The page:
Azimuthal effects are only introduced by the local environment around each individual antenna site. These phase center variations affect the antenna offsets that are needed to connect GPS measurements to physical monuments."

 

If I understand this correctly.

The angles of the satts change with respect to the center of the antenna.

 

A slight offset is used or another signal to calculate the difference in the coordinates.

 

As I understand it.

Differences in GPS antenna heights used are calibrated at the point.

 

"GPS users will often find they are using different antenna types within a single baseline as well as within a given network. The use of different antenna types demands that the contribution of the antennas themselves to the geodetic solution be examined."

 

b9e6876f-e3e8-4ed1-961d-eddc89e8b4a7.jpg

 

It goes on to say more of the jest.

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The question is why there are two PIDs--is one "right" and the other "wrong"? Are they both there to show that correct adjustments have been made? If I am a surveyor, which do I use?

 

We use the ARP data. The ARP data sheet is entered into our GPS Baseline processing software along with the Rinex observation and navigation files for one or more CORS stations, for the amount of time that we have been running our bases. These vectors process out and give us good NAD83(CORS) data for any of our stations that we have run long enough to process the data against.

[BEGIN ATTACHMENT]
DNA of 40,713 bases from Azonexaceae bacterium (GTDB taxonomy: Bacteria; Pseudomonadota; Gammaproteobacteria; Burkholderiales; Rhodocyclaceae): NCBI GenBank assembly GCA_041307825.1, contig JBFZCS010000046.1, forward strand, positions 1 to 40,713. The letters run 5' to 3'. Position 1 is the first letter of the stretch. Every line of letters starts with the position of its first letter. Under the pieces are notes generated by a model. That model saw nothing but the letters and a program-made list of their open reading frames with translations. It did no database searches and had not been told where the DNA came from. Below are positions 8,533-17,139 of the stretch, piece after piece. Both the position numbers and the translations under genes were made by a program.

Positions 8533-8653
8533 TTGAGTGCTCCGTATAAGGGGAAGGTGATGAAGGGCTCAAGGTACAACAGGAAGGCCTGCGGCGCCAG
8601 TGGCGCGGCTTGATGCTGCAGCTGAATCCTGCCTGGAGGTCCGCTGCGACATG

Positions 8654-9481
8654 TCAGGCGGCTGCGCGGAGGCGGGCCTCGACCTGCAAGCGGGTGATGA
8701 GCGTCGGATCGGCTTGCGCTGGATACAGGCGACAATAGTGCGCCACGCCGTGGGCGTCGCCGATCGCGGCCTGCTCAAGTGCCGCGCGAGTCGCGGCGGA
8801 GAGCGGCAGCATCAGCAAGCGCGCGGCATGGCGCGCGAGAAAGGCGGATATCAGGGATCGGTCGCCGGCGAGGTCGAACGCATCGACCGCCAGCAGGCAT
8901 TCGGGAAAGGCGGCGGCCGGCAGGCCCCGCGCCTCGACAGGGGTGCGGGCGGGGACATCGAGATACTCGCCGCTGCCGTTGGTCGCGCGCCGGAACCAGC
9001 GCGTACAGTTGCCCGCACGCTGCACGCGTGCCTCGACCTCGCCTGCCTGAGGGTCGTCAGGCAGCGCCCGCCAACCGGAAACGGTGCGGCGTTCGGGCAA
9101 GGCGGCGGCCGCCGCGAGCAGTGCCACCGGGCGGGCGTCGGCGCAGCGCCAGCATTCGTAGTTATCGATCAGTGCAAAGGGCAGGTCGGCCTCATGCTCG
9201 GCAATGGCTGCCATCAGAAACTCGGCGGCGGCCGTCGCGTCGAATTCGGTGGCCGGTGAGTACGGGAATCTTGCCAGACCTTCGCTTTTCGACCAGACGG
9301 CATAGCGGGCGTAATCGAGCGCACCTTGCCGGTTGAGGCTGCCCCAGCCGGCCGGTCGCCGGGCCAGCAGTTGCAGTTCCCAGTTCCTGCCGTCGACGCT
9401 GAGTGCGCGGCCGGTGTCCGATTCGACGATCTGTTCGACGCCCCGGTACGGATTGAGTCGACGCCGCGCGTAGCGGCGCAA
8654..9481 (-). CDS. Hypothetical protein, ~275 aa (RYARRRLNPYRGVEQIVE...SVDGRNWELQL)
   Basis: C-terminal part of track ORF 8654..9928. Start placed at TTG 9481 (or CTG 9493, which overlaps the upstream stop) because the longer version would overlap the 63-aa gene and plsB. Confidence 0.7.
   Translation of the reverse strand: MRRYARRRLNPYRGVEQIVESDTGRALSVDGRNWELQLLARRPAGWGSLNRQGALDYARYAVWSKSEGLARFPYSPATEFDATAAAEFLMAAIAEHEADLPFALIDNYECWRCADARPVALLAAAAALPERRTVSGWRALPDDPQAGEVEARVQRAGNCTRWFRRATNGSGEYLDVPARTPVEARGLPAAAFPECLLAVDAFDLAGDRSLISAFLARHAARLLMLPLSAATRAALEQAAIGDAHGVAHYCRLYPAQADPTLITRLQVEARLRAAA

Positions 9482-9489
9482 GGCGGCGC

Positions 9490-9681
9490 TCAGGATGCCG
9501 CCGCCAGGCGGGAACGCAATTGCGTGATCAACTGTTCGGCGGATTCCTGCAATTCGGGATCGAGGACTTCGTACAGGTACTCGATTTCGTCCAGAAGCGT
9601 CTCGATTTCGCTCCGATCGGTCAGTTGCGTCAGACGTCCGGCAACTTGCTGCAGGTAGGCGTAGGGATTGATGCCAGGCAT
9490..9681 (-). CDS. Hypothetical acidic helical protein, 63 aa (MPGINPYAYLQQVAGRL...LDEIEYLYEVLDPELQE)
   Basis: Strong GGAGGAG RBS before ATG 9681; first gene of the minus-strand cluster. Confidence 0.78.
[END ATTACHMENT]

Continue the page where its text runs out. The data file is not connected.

As mentioned earlier the phase center is Not a fixed position, it varies for each receiver antenna.

 

CallawayMT

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My VLA is picking up Pluto, now downgraded from "planet" to "fun sized planet" by the marketing department of NASA.

For the record — and in my other life I'm a science journalist and covered this story — the new definition of a planet was made by the International Astronomical Union on August 24 in Prague. Under the new definition, Pluto is a "dwarf planet." Confusingly, dwarf planets are not a subset of planets but are a separate category of object. If you're interested, my report on the decision is here.

 

NASA had nothing to do with this except possibly in a very tangential way that there may be some NASA scientists who are members of the IAU who voted for this resolution.

 

-ArtMan-